Report Definition Language
Report Definition Language (RDL) is an XML-based schema for defining reports. A report definition contains data retrieval and layout information for a report. Report Definition Language (RDL) is an XML representation of this report definition.The schema defines:
• Report layout– the body of the RDL file defines all of the objects that will be displayed in the report, including fields, images and tables
• Each dataset, the data source for each dataset and database connection information (where no data source is used)
• A set of fields in each dataset that can be populated with data
• Any parameters that are used in the report
For Example
Document element
Let's first take a look at the document element:

The document element is called Report – no surprise there. It references two XML namespaces:
The first element of the RDL file, below the namepsace reference is DataSources. In this element you can define a data source, or multiple DataSources, for your reports:


Data Source=SKYNET05\SKYNETSQL2005;Initial z

Okay, so now you have a good idea of the RDL that is written behind the scenes when the SQL Report Designer is doing its thing.
Creation of Project in SSRS
Step 1
(Click on Start button Programs-->Microsoft SQL Server 2008 --> SQL Server Business Intelligence Development Studio)
Step 2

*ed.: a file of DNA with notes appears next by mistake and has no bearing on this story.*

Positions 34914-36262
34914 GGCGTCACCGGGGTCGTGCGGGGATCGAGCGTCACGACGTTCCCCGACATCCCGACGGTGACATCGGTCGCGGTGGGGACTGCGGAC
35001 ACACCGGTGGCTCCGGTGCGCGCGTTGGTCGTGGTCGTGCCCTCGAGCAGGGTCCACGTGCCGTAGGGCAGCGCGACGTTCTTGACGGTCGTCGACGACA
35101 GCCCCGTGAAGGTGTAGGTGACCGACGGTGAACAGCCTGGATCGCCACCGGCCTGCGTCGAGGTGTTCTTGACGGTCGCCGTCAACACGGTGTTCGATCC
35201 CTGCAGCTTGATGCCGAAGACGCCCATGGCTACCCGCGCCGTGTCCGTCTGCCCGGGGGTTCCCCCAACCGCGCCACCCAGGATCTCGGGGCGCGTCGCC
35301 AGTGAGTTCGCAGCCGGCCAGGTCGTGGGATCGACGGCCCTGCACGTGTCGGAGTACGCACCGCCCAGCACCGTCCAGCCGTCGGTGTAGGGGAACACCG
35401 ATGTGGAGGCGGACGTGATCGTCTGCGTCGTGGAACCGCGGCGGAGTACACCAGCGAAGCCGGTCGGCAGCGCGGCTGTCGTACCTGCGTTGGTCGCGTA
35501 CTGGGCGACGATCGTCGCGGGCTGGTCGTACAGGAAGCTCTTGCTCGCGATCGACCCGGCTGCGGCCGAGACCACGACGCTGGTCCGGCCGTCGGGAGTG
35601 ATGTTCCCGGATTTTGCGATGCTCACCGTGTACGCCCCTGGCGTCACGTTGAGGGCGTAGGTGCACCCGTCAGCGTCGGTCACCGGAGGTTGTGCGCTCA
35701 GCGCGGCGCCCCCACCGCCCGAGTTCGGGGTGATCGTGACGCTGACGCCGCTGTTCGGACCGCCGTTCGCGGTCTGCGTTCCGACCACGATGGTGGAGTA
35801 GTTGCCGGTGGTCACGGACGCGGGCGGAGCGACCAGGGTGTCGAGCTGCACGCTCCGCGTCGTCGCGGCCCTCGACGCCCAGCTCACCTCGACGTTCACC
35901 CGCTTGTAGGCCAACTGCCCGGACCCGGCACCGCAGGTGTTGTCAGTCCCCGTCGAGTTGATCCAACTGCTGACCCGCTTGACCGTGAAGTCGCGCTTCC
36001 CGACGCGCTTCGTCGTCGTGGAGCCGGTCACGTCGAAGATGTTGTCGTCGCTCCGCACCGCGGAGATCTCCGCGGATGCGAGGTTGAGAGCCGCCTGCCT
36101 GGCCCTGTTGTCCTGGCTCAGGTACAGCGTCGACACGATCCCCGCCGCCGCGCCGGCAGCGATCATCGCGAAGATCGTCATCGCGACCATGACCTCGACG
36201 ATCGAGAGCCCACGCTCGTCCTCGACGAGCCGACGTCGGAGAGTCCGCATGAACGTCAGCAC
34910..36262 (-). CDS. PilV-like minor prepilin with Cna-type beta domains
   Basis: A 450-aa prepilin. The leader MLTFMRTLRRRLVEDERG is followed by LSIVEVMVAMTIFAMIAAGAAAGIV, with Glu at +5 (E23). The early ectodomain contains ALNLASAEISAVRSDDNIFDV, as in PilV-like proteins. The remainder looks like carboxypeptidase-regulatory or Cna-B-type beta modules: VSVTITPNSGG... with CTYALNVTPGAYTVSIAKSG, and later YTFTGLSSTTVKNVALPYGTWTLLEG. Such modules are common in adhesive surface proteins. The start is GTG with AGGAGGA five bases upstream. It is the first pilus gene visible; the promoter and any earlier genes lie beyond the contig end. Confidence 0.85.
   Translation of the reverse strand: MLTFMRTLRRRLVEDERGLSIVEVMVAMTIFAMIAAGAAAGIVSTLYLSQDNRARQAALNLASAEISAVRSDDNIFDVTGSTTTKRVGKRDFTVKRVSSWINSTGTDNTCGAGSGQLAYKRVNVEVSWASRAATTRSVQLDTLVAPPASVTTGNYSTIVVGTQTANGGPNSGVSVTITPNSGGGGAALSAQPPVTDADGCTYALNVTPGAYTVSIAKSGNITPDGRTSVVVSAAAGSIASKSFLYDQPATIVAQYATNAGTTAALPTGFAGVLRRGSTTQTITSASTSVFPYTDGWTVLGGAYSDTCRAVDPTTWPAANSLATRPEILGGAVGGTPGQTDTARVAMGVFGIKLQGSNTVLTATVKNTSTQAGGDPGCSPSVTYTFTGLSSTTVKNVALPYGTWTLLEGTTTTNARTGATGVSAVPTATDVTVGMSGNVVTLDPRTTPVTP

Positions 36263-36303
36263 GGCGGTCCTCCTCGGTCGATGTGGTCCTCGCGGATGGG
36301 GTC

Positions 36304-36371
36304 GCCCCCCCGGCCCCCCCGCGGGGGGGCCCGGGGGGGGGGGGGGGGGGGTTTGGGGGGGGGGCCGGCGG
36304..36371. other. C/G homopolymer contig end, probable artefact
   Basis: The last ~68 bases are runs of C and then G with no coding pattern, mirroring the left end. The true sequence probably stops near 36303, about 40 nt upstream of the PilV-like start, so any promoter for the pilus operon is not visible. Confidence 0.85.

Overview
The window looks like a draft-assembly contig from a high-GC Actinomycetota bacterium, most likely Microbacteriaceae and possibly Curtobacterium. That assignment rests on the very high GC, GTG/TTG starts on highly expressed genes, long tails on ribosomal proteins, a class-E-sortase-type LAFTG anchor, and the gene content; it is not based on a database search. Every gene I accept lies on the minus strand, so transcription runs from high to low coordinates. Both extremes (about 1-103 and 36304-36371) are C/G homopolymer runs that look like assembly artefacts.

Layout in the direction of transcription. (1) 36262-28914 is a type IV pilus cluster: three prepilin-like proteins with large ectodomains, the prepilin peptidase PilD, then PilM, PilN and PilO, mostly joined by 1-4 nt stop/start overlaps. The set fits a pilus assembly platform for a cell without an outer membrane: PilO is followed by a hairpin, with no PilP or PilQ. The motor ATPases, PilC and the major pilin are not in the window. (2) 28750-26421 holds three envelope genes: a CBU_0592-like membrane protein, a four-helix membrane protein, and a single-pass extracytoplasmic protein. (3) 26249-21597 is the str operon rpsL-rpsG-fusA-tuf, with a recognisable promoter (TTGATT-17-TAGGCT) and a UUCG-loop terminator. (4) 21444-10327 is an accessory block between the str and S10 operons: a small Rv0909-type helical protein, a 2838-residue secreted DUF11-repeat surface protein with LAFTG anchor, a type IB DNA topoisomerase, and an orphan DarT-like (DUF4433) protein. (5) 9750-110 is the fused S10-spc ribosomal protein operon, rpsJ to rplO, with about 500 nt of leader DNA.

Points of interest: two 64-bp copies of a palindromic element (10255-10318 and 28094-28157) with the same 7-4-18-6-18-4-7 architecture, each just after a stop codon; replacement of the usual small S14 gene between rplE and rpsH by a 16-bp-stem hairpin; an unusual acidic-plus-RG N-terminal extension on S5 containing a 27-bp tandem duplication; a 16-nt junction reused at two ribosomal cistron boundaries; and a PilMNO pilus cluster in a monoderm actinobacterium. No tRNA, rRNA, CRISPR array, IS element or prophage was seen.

(File -->New--> Project)

Step 3
(Give Project name, Solution name and Directory name)

Creation of Shared DataSource

Step 1
In Solution Explorer right Click the shared DataSource Folder and add new datasource
Step 2
Shared DataSource Properties window will open. And then specify the name, Type & Connection String.

Click the Edit button to bring up the Connection Properties dialog:

Creation of Reports
Step 1
In Solution Explorer right Click the Reports folder and click add new items
Step 2
Add new item window will appear in that we can create report through wizard or manually.
Step 3:
Report is added in your project see in solution explorer.

Creation of Reports through Wizard
Step 1
In Solution Explorer right Click the Reports folder and click add new report

Step 2
Reports Wizard will appear follow the steps to create a report

Step 3
Select the data source to retrieve data

Step 4
Design a query to execute against DataSource

Step 5
Select type of the report that you want to create.

Step 6
Group the data in table

Step 7
Specify the basic layout of report

Step 8
Specify the formatting of reports

Step 9
Completion of Report and specify the Report name

Report Items
The Toolbox window contains all the report items available. Report items can be data regions, graphical elements, and free-standing text. You can choose from six data regions: table, matrix, rectangle, list, sub report, and chart. Graphical elements you can add include a line and an image.

Textbox: It Displays labels, Fields or values calculated from expression.